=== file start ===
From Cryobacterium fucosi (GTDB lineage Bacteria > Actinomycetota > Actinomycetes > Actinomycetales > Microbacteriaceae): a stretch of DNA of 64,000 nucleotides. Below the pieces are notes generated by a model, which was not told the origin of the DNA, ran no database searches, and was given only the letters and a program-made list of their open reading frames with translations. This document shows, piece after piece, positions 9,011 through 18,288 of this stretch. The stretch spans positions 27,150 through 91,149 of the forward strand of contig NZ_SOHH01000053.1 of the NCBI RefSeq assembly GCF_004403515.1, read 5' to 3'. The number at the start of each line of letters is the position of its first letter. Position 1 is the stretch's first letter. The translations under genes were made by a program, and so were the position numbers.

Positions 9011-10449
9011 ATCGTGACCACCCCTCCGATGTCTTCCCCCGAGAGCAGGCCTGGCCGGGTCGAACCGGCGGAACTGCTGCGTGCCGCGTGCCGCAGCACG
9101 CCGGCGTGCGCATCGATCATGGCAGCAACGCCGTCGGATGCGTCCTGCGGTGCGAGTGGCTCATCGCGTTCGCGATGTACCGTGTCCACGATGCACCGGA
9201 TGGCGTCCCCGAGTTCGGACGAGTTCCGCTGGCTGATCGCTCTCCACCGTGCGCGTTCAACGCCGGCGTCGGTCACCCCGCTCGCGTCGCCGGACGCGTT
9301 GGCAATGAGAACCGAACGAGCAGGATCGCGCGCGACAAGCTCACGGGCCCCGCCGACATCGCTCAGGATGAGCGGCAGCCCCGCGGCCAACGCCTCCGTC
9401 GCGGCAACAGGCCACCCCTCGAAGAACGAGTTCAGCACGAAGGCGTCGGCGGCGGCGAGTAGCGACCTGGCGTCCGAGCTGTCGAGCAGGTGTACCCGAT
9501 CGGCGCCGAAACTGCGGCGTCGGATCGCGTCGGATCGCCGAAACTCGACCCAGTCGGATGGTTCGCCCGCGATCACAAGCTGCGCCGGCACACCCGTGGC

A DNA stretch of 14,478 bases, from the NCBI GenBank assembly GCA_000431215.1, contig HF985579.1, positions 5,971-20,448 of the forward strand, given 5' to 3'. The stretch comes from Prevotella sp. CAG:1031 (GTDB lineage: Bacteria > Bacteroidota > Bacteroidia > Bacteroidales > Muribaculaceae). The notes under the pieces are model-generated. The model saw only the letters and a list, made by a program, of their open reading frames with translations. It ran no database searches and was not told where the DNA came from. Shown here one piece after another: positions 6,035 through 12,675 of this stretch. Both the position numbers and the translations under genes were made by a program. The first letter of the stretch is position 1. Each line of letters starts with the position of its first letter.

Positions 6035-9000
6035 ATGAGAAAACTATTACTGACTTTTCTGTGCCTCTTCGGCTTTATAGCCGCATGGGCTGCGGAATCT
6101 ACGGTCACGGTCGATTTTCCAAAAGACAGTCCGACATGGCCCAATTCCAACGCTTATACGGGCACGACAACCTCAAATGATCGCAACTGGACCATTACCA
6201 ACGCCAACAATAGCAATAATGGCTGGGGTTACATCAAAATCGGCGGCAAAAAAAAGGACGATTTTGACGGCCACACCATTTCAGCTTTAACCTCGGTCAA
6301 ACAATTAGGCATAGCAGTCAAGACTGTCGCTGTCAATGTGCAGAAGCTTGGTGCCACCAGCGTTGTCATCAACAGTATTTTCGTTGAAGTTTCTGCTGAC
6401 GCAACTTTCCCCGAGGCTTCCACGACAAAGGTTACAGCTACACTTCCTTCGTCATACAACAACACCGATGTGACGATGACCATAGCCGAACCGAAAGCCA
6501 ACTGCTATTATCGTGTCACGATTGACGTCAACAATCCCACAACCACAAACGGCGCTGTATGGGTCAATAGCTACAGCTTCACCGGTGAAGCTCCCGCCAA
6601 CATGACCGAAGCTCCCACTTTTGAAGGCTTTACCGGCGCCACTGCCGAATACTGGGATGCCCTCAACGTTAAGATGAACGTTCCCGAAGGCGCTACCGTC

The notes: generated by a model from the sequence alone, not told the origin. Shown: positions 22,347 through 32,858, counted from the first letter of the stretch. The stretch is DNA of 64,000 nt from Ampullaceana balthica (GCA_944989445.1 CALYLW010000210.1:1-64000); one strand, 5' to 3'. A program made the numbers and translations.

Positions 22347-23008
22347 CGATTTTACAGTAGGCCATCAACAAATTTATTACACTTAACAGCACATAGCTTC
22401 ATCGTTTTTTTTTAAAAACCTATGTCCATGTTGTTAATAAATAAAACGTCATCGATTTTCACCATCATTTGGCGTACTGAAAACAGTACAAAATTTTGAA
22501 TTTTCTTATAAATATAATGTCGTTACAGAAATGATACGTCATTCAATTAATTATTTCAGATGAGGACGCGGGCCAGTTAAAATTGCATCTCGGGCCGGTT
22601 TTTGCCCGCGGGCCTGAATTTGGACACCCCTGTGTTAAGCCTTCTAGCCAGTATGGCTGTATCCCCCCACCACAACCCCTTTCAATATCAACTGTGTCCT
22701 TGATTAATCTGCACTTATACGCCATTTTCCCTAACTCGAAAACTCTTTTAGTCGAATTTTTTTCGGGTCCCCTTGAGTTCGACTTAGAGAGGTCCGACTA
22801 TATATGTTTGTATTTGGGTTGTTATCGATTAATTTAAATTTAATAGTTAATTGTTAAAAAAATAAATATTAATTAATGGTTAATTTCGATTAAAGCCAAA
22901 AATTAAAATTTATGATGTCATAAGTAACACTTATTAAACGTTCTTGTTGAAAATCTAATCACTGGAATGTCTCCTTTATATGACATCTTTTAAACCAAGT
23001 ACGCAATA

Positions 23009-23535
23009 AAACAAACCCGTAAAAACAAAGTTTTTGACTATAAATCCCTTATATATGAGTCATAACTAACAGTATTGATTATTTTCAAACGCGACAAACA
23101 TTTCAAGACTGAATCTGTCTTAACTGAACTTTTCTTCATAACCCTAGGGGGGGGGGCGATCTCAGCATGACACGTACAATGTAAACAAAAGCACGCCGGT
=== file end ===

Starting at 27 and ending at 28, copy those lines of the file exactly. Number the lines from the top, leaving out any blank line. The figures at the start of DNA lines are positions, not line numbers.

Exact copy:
23001 ACGCAATA

Positions 23009-23535